With Valentine’s Day soon approaching, it is a good time to remind people about a new type of fraud: online dating scams.
A recent study indicates that up to 10 percent of Americans use online dating websites or mobile applications. As the number of people looking to meet new people online grows, so does the opportunity for fraud.
Some scam artists use bogus profiles to con the people they meet out of hundreds or thousands of dollars. Criminals who perpetrate online dating and romance scams use emotional appeals to quickly gain their victims’ trust and then, just as quickly, exploit it. This leaves many victims not only embarrassed, but also in financial distress. It is important for online users to be on the look-out for online dating and romance scams. It can happen like this:
“Maria” signed up for an online dating service and was contacted by “Andrew,” who claimed to be an American overseas on business in Australia. Maria and Andrew seemed to hit it off and began planning a road trip for that summer when Andrew would come back to the U.S. Andrew sent Maria a check for $5,000 to cover the cost of their trip, but then suddenly asked her to send $4,500 back to him because he needed money for rent after being laid off from his job. Maria deposited the check and sent the money, but was soon contacted by her bank, which told her the check was bad and she had to repay the $4,500. On top of losing her money, the fake “Andrew” disappeared, and Maria never heard from him again.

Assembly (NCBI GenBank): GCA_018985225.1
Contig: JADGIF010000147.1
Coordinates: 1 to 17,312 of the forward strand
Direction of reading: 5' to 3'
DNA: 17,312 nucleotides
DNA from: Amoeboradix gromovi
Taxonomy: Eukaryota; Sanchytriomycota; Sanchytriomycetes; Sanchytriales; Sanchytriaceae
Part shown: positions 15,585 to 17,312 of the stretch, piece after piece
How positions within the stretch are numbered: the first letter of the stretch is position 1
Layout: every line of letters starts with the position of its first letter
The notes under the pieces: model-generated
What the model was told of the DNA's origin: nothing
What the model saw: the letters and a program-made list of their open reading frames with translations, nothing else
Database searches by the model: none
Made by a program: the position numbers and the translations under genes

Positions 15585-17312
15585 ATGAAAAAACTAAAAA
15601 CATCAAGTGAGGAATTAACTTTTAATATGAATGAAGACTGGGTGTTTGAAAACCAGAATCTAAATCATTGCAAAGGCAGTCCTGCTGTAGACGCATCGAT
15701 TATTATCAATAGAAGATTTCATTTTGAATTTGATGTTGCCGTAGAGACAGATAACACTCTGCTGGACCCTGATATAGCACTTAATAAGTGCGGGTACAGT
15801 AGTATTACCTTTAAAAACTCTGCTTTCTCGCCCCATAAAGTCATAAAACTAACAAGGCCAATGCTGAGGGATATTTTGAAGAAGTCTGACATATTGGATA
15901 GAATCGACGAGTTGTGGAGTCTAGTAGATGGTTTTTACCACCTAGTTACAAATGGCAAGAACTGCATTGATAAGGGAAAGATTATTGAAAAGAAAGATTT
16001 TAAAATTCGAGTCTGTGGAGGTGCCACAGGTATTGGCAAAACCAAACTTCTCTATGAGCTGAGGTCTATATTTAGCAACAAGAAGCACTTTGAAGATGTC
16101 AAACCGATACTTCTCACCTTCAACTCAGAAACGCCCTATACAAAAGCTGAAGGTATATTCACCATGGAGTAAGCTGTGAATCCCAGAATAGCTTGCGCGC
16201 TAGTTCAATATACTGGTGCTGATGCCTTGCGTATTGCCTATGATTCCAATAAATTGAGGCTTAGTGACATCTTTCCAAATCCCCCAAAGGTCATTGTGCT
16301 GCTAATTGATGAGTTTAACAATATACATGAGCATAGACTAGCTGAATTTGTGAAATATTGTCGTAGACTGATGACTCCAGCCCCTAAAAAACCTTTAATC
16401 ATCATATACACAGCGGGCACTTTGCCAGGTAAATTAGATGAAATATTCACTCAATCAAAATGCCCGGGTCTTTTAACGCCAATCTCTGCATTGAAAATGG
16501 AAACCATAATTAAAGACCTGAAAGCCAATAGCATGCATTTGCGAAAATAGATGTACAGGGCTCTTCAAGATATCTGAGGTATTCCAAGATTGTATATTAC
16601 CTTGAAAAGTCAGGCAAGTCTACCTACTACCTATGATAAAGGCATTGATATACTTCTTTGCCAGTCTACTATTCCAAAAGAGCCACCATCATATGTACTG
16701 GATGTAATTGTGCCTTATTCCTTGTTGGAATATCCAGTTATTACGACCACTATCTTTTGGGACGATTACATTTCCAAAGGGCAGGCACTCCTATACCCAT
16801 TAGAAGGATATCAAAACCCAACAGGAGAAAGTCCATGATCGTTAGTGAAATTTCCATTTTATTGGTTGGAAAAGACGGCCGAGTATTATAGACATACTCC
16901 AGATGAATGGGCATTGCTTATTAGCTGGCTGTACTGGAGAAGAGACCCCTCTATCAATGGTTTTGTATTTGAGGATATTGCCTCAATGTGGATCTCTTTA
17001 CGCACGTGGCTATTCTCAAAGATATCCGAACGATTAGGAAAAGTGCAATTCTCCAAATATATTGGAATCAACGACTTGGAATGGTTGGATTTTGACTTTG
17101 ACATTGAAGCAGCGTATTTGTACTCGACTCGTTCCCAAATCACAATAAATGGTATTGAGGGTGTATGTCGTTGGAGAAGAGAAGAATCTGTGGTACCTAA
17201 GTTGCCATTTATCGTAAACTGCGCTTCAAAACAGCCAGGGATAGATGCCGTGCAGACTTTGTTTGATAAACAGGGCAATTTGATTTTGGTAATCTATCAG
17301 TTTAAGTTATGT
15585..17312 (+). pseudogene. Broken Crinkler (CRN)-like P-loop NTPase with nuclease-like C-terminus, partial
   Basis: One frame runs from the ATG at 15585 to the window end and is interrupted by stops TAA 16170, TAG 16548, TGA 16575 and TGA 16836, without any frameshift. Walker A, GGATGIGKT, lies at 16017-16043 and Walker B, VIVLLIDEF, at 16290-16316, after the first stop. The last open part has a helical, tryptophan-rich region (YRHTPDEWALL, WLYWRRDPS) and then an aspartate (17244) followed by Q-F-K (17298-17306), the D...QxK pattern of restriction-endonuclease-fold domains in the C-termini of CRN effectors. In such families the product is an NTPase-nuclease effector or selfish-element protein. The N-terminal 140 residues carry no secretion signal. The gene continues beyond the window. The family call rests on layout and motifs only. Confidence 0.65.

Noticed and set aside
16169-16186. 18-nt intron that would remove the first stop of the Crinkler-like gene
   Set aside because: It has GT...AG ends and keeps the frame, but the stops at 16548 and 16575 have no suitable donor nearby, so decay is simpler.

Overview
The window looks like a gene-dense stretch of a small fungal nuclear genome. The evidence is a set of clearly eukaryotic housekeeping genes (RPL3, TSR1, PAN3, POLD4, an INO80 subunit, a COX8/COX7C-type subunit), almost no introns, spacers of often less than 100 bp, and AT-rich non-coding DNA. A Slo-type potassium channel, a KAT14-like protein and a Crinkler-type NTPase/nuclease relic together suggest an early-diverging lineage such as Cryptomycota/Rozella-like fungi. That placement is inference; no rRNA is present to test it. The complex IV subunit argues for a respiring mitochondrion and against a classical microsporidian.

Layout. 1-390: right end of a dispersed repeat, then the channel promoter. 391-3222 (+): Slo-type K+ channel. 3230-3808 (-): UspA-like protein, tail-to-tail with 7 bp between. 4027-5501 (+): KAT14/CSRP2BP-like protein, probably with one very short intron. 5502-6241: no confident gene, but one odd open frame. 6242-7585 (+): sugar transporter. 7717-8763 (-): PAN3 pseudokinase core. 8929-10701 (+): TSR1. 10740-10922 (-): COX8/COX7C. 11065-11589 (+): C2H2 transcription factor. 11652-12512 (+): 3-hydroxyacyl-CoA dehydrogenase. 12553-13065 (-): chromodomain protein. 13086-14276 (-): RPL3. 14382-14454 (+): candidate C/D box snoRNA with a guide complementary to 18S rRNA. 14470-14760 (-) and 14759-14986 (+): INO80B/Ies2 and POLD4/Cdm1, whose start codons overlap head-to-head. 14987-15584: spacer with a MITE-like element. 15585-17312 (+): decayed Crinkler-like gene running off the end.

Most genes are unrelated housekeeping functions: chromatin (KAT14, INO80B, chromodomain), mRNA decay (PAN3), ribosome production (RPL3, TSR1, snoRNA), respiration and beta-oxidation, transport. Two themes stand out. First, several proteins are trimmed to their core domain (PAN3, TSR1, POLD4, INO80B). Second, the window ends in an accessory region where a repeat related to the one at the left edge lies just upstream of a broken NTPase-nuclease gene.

The Phony Profile
Romance scammers often create a phony profile. The scammer may use photos from magazines and portray him or herself as talented and successful. Fake profiles may have discrepancies or inconsistencies, like disproportionate height and weight, or be suspiciously vague. Romance scammers often claim to be a U.S. citizen working or serving abroad to explain their inability to meet in person.
Gaining Victims’ Trust
Online dating and romance scams often begin like any other online relationship: interested individuals exchange basic information, like their line of work, their city, and their hobbies and interests. Scammers may then ask their victims to leave the dating site and use personal e-mail or instant messaging (“IM”). Con artists may express their “love” quickly and effusively, find similarities with the victim, and claim the online match was destiny.
This is all a build-up for the scam artist’s real goal: conning a victim out of money. Once the victim becomes attached, the scammer looks for ways to dupe the person into sending money, which can happen in two basic ways. In the first scenario, the scammer may indirectly ask for money. For instance, some romance scammers express concern about their financial situation or ability to visit the victim in the hopes that a person will offer to send funds. In the second instance, the scammer asks for money directly. A scammer may beg for hundreds or thousands of dollars, claiming a family member became suddenly ill, he or she was robbed, or the person is having difficulty obtaining travel documents after spending all his or her money on a plane ticket to visit you. A victim may even get a call from an accomplice who claims to be a lawyer or doctor to lend credibility to the tale.
Be wary of sending money to someone you have never met in person, especially via a wire transfer service like Western Union or MoneyGram or a prepaid money card, like Green Dot. Once a person wires money to a foreign country, the money is generally lost for good.
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